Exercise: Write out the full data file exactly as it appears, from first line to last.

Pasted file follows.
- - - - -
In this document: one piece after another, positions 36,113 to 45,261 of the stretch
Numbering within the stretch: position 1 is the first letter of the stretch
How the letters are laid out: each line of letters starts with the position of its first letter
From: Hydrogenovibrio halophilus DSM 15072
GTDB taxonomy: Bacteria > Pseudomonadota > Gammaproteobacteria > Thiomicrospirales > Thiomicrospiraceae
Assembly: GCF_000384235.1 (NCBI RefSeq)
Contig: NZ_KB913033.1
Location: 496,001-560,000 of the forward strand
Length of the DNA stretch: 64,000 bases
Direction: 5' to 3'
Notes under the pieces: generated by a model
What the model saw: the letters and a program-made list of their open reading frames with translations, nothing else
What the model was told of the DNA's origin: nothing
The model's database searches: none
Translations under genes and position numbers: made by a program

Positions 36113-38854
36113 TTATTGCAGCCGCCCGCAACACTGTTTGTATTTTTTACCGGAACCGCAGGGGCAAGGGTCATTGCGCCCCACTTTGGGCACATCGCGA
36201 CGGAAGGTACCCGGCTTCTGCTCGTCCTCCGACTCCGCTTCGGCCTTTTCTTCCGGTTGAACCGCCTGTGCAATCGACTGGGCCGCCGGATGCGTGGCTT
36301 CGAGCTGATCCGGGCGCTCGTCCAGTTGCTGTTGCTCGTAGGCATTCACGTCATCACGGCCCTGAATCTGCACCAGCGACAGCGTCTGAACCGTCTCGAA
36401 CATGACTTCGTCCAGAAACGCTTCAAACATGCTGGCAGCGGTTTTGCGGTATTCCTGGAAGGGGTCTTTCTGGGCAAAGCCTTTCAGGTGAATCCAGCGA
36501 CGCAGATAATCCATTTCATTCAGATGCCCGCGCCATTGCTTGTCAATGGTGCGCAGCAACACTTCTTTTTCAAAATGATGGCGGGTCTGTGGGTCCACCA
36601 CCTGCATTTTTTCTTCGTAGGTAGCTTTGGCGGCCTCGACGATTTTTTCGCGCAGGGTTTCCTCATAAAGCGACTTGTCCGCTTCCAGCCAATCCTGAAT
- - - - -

In this document: one piece after another, positions 36,113 to 45,261 of the stretch
Numbering within the stretch: position 1 is the first letter of the stretch
How the letters are laid out: each line of letters starts with the position of its first letter
From: Hydrogenovibrio halophilus DSM 15072
GTDB taxonomy: Bacteria > Pseudomonadota > Gammaproteobacteria > Thiomicrospirales > Thiomicrospiraceae
Assembly: GCF_000384235.1 (NCBI RefSeq)
Contig: NZ_KB913033.1
Location: 496,001-560,000 of the forward strand
Length of the DNA stretch: 64,000 bases
Direction: 5' to 3'
Notes under the pieces: generated by a model
What the model saw: the letters and a program-made list of their open reading frames with translations, nothing else
What the model was told of the DNA's origin: nothing
The model's database searches: none
Translations under genes and position numbers: made by a program

Positions 36113-38854
36113 TTATTGCAGCCGCCCGCAACACTGTTTGTATTTTTTACCGGAACCGCAGGGGCAAGGGTCATTGCGCCCCACTTTGGGCACATCGCGA
36201 CGGAAGGTACCCGGCTTCTGCTCGTCCTCCGACTCCGCTTCGGCCTTTTCTTCCGGTTGAACCGCCTGTGCAATCGACTGGGCCGCCGGATGCGTGGCTT
36301 CGAGCTGATCCGGGCGCTCGTCCAGTTGCTGTTGCTCGTAGGCATTCACGTCATCACGGCCCTGAATCTGCACCAGCGACAGCGTCTGAACCGTCTCGAA
36401 CATGACTTCGTCCAGAAACGCTTCAAACATGCTGGCAGCGGTTTTGCGGTATTCCTGGAAGGGGTCTTTCTGGGCAAAGCCTTTCAGGTGAATCCAGCGA
36501 CGCAGATAATCCATTTCATTCAGATGCCCGCGCCATTGCTTGTCAATGGTGCGCAGCAACACTTCTTTTTCAAAATGATGGCGGGTCTGTGGGTCCACCA
36601 CCTGCATTTTTTCTTCGTAGGTAGCTTTGGCGGCCTCGACGATTTTTTCGCGCAGGGTTTCCTCATAAAGCGACTTGTCCGCTTCCAGCCAATCCTGAAT